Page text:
Waldo took a bite of his cold, dry pancake and dropped the rest to the chickens grubbing at his feet. Charles joined him about an hour later, and they worked in silence for another hour. Waldo noted with annoyance his uncle looking at his bare feet and at his patched pant legs.

Just before the sun made its way to the noon hour, Charles called a halt to their work and asked Waldo to sit beside him as he stuffed his pipe with tobacco. “I didn’t hire ye as charity, but because I think ye could be a fine young man with a little more guidance.”

Waldo still said nothing.

“I’d prefer that ye take meals with us like a proper member of my family and t’ work only as hard as I’m willing to work.”

“And how will I know when the day is done?”

Charles patted Waldo’s back. “There ye go. Straight to the point. I like that. Ye will work from eight until three unless there’s hay to get in or butcherin’ running late.”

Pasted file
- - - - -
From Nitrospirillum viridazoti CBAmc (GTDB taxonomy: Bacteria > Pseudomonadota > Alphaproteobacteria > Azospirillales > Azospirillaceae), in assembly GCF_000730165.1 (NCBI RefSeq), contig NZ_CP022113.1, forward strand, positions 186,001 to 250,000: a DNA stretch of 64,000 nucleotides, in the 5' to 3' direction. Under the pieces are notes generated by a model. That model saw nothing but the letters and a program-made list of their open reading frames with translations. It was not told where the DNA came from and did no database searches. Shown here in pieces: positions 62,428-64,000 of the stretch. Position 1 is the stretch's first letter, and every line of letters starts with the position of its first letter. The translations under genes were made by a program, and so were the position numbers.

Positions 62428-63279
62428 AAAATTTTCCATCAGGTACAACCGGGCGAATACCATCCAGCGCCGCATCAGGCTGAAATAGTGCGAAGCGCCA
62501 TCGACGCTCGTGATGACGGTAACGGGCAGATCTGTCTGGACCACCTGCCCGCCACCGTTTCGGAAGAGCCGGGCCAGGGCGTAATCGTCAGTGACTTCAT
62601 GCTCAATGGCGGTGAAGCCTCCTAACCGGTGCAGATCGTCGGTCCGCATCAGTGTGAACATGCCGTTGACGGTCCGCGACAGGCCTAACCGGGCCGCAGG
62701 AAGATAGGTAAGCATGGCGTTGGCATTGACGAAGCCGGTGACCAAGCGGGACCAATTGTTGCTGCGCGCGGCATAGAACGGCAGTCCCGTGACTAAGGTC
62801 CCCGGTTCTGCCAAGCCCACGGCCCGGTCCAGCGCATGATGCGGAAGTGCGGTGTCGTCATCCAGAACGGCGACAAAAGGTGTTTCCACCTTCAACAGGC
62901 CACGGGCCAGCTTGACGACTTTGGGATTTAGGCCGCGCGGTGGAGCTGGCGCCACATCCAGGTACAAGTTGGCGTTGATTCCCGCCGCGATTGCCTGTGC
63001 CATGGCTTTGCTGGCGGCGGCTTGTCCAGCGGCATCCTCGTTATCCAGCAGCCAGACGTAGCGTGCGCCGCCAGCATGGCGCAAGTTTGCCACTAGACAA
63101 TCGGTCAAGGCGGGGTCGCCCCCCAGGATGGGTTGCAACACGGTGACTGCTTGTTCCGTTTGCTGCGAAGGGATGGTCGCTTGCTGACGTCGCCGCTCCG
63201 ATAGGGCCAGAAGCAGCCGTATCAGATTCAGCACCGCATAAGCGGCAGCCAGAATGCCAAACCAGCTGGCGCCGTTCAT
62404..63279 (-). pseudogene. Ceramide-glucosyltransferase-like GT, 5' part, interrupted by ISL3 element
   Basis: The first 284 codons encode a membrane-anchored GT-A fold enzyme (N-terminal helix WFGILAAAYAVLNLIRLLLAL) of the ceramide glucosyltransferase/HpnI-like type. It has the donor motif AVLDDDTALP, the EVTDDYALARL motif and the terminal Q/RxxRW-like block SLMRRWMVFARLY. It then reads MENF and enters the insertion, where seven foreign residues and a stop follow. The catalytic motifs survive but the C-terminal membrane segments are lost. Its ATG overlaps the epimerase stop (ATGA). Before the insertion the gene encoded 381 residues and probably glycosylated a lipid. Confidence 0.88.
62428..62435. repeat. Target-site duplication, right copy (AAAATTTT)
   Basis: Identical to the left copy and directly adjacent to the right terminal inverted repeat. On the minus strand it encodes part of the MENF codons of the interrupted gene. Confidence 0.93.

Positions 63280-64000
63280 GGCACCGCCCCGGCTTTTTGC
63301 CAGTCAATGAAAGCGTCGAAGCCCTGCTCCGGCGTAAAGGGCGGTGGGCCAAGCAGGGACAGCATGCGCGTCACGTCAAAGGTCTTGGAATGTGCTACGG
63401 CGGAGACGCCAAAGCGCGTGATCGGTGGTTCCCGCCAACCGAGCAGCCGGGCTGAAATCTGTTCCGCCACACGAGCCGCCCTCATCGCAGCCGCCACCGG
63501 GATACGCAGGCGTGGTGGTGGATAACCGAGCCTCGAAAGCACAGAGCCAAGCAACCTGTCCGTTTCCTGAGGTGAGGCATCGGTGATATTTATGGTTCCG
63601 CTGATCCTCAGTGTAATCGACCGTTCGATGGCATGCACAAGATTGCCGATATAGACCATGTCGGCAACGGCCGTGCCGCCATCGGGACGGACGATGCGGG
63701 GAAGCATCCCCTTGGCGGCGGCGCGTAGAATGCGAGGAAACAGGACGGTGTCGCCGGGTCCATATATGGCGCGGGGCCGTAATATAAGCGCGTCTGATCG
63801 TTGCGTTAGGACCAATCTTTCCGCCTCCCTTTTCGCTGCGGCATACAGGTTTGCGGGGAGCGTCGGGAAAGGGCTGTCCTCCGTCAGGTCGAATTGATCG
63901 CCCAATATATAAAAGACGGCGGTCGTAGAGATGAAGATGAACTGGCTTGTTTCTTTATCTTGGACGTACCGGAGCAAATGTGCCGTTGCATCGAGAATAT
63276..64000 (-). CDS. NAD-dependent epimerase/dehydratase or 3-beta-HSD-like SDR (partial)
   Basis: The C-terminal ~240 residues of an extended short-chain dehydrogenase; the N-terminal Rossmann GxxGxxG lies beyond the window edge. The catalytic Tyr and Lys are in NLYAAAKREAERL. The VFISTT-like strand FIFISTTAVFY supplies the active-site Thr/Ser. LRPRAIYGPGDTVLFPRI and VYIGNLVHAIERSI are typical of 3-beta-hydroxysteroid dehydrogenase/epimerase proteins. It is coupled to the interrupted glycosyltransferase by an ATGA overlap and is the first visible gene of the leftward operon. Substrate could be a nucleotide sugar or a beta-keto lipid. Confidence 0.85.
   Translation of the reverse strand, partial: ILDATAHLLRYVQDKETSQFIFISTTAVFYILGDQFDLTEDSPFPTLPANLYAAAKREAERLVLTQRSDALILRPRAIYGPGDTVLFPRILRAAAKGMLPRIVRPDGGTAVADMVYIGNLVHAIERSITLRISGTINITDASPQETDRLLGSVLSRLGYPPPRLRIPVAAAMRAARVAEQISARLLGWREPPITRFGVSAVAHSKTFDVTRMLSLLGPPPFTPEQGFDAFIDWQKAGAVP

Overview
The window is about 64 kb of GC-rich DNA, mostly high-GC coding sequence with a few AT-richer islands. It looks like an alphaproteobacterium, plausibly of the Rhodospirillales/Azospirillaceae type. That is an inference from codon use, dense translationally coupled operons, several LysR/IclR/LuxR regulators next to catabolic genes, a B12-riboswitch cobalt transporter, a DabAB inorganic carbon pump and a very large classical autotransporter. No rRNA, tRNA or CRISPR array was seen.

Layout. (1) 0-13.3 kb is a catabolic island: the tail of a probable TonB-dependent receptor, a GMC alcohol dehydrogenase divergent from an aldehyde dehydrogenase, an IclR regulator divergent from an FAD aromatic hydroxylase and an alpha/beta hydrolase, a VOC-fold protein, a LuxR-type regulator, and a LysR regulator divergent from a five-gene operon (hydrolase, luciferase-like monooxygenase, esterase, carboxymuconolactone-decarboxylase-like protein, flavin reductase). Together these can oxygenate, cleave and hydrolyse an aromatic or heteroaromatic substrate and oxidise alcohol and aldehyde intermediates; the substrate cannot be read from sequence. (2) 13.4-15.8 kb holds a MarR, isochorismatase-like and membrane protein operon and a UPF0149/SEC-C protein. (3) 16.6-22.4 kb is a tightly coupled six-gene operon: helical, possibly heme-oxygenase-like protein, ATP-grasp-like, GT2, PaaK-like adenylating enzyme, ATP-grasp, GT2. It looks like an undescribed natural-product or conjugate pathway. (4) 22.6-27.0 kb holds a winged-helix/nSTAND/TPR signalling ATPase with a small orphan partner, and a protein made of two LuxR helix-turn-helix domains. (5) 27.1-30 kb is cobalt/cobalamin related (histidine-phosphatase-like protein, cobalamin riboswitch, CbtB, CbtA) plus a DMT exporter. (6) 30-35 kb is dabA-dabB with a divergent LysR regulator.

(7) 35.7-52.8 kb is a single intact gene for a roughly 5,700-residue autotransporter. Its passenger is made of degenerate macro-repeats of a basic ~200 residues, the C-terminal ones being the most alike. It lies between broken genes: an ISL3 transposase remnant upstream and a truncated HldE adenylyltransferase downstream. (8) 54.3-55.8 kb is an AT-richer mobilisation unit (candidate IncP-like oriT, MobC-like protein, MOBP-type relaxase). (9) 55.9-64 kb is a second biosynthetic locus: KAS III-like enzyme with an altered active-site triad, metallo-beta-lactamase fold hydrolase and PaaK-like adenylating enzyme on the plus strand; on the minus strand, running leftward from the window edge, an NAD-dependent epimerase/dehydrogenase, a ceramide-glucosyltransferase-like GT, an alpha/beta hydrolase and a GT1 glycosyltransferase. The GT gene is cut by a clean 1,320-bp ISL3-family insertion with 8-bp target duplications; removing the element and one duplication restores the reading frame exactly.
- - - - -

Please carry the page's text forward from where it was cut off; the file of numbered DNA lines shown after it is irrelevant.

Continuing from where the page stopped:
Waldo thought for a moment as if considering his options, but he was happy. “But hayin’ is done for the year, of course.”

“Yes, I’d like to hire ye out at least until next fall. Lucian still suffers weakness from the fever last winter. I will never pay ye in worms and apples and I will pay ye on Fridays.”

“Thank you. It sets my mind greatly at ease.” He tried to remain businesslike but could not help smiling and laughed just a little in relief as Aunt Lavinia rang the supper bell. The two stood to go.

“And Waldo, I dastn’t think there will be time to work for others. I intend to keep ye quite busy if ye like it—except for when school be in session, of course.”

Waldo’s rare grin made him look as young as he really was. “I was worried I might not be able to manage because apples don’t pay taxes.”

Charles started to say something but stopped himself.

“Mother will be pleased with me,” Waldo said in a hopeful yet sad way.

“As she should be. What had ye in your pail?” Charles asked, recovering his good humor as they walked to the house.

“An egg and your buckwheat,” Waldo said, his blue eyes sparkling in the sun.

Charles stopped him before they went in. “Now dastn’t let me see yer pail again on my farm. I never let my hired help go hollow, so why would I allow it for family?”